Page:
The Thoughtful Leader

Monthly Archives: April 2010

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Collaborative Leadership and Bike Trails

Last weekend was beautiful and balmy in New England, so I decided to take a long meandering bike ride, exploring the myriad bike trails that connect the towns, villages and rural landscapes of the Connecticut River valley. As I pedaled through fields bursting with early spring sprouts of green, I realized that this lovely network of trails was the result of a many year collaborative leadership effort. Wayne Feiden, current Director of Northampton’s Office of Planning and Development, came to the valley more than 20 years ago, and at that time Northampton had 2.4 miles of bike trails that were not used very much. Growing up Wayne had always liked biking, and he developed a vision for an increase in city and regional bike trails that has grown incrementally over the years. Northampton now has $13,000,000 worth of bike trails that reach north to Leeds and connect with extended trails in Easthampton, Southampton, Hadley, and Amherst. Wayne bikes to work every day, as do many others in the region, and he gives two reasons for the expansion of the system – one, is the recreational opportunities it provides, and two, is the transformative opportunity the trails offer for how people travel.
Over the years Wayne and many others have had a shared vision of a greatly expanded bike trail system, and making this vision come to life has been a truly collaborative effort on their part, as they worked with many groups around the region including the conservation commission, members of the city council, and numerous citizens’ groups. There was strong enthusiasm and there was intense resistance. There was hot controversy and there was quiet cooperation. Wayne obtained grant money to pay for the trails, and enumerable citizens’ meetings were held to get eventual community buy-in.
Wayne told me that when he first became a planner 25 years ago, he heard that many planners were being fired – half of them for taking strong positions and the other half for taking weak or no positions on important planning issues. Wayne decided that if he were ever to be fired, he would want it to be for taking strong positions on issues he believed in, so he’s taken strong positions. He believed in the development of bike trails for Northampton, he articulated his beliefs, he collaborated, and he hasn’t yet been fired.
Wayne isn’t trained in systems-based leadership, but he took an “I” position, kept calmly connected with the various interested factions of the community, maintained a long-term vision in spite of the ups and downs of the project, and was an effective collaborator in making it happen. Systems-based leadership defines leadership as a relationship process, and that’s a pretty good description of the leadership that transformed the Northampton bike trail system. There is still a lot more to do, including expanding the bike lanes on city streets, but this project rides the crest of the green movement throughout the country, and it will thrive.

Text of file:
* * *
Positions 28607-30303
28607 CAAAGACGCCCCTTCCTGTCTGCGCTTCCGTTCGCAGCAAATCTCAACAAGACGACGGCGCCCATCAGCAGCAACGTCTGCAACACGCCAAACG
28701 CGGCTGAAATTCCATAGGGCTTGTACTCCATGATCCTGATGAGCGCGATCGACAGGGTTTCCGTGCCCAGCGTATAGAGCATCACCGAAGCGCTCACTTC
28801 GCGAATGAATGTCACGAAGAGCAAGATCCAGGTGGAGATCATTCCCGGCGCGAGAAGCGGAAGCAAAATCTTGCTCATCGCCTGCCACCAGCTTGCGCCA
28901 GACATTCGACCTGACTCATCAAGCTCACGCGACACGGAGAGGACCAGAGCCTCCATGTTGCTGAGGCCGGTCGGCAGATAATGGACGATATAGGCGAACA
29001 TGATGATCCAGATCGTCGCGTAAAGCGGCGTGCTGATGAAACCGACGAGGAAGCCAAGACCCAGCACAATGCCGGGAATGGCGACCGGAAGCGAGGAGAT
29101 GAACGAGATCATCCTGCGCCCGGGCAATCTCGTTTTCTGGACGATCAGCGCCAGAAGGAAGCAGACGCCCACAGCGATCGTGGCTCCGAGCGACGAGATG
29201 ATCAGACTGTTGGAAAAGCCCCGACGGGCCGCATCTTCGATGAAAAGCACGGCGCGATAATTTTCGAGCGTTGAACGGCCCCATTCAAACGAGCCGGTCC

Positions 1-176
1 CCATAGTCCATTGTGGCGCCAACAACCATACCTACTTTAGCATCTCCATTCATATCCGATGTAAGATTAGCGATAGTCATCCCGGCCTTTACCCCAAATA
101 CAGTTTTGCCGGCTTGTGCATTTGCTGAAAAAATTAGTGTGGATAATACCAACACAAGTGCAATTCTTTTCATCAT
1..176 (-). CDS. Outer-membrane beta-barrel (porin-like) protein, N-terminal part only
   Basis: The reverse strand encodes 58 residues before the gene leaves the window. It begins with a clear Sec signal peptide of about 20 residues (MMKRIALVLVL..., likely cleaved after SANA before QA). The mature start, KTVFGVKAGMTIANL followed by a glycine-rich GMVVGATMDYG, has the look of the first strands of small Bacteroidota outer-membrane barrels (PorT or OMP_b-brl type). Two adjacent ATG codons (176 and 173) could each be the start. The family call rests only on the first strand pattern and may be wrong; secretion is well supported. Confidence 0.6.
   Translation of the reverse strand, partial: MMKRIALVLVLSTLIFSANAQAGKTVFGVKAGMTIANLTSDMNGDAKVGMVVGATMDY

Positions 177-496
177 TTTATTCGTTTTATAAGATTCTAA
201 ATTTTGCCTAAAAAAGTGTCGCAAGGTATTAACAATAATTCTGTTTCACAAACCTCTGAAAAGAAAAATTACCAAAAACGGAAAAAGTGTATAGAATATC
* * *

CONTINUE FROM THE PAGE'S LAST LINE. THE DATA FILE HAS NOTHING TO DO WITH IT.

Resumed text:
How is your long-term vision? How do you manage yourself when there is a lot of resistance to your vision? Is your leadership part of a relationship process? Does this story trigger new ideas for you as you think about your own leadership? I look forward to hearing your thoughts.
Katharine Gratwick Baker


Accepting Responsibility for One’s Mistakes as a Leader

Frank Rich’s Op-Ed piece in yesterday’s New York Times, “No One Is to Blame for Anything,” describes the inability of top leaders to take responsibility for their own part when things go wrong in the economy, in the Catholic church, in political scandals, in business, and in a myriad of other arenas of public life. Where does Systems-Based Leadership stand on the issues of personal responsibility that Rich writes about? In Chapter 5, “Differentiation: The Key to Leadership in Anxious Times,” Leslie and I describe a high-level leader’s ability to maintain a “solid self” even during times of enormous pressure. The solid self is “made of up firmly held convictions and beliefs arrived at through life experience” and is non-negotiable. A leader with a clearly established solid self can act, react, and make decisions based on deeply held principles, rather than responding to the fears of the moment. Learning to function this way is of course not easy and can take a lifetime: “Systems-based leadership is not a skill or a technique as much as it is a process of continuous emotional maturing (p. 124).” A central part of that emotional maturity is learning to be accountable for your own behavior when things go wrong, stepping up, admitting your mistakes, and collaborating with those around you to find positive solutions to problems, so that similar mistakes can be avoided in the future. The immaturity and anxiety of some of our leaders when their errors have been unveiled keep us stuck in cycles of blame and evasion – in a “gotcha” mentality – that impede our ability to solve large societal problems.
As a business leader how hard is it for you to acknowledge your own part when things go wrong, to learn from your mistakes, and move ahead?